Santa's Friend Chimney Service

Chimney Spalling and What Can Be Done

Spalling is the crumbling of bricks that occurs when moisture has penetrated them, which in turn has frozen. When the water absorbed by the chimney freezes, it expands, pushing the brick face outward and off. Not only unsightly but ultimately the downfall, quite literally, of the chimney itself, spalling cannot be ignored.

Example of Chimney Spalling - Jackson MS - Santa's Friend Chimney

First, the damaged brick will need to be removed and replaced by a professional trained to do the job correctly. Crumbling mortar will also have to be addressed and removed before fresh mortar is applied. Finally, the cause of the problem will have to be identified and corrected so that it does not recur.

In all likelihood, the culprit will be either the chimney chase cover or the chimney cap. When these are cracked or rusted, they allow water to penetrate the chimney and chase, and a variety of problems result. The one signaled most by chimney spalling is the expansion of the brick when the moisture in it freezes.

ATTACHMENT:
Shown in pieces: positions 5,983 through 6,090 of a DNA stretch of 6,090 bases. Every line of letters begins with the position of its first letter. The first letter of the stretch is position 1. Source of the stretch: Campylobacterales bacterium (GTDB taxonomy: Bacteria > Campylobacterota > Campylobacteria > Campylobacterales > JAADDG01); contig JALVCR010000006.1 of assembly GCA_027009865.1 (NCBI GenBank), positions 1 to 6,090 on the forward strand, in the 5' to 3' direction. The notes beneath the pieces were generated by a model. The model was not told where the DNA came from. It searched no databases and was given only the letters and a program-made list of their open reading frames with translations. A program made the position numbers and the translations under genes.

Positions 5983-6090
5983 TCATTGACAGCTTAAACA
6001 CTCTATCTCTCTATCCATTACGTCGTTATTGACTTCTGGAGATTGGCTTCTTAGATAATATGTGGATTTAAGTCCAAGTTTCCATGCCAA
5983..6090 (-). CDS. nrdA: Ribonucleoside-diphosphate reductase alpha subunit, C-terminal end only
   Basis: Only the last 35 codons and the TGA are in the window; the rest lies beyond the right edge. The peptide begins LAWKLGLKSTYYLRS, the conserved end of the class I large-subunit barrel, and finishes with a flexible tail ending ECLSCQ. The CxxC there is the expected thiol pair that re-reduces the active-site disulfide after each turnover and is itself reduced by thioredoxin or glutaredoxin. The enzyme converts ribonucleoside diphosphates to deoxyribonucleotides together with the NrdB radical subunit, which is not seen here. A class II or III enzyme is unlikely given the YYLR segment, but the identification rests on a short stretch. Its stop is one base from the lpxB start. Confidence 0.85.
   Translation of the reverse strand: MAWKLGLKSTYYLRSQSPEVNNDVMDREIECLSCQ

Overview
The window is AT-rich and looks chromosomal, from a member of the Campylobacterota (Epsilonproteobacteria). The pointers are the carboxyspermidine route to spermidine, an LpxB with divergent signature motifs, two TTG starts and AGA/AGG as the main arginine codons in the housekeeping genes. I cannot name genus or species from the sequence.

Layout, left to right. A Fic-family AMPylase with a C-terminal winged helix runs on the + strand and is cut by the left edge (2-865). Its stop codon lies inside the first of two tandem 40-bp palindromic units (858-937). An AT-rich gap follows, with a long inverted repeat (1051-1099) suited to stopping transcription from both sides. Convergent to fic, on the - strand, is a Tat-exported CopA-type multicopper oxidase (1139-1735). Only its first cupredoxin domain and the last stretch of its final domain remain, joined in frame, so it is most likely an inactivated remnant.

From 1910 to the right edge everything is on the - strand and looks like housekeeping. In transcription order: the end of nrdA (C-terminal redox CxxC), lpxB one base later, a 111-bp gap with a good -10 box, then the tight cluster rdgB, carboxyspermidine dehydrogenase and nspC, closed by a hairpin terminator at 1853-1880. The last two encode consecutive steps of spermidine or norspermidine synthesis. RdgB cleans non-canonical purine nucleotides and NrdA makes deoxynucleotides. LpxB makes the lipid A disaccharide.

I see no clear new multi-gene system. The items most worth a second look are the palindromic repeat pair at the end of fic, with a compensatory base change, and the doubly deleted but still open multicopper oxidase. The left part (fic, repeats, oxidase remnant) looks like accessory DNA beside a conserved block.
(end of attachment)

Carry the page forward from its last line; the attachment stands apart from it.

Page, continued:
Generally used by builders because they are less expensive, soft bricks are much more susceptible to penetration by moisture. Another added expense that builders tend to avoid is a chimney crown, with an overhang designed to carry water away from the chimney. Without it, water can enter the chimney chase, and even with it, routine inspections need to confirm that no cracks have appeared in the crown.

Once moisture is allowed to enter the chimney chase and flue, serious damage to the chimney begins to unfold. It does not help that flues can also be compromised by the steady flow of corrosive gases to which they are exposed. When cracks occur, more moisture is admitted, and when that moisture freezes and thaws, the bricks expand and spalling begins. Chimney spalling is a sign of serious water damage and needs to be corrected by a trained professional as soon as possible.

By on February 4th, 2013 | Tagged with: Tags: , , | Leave a Comment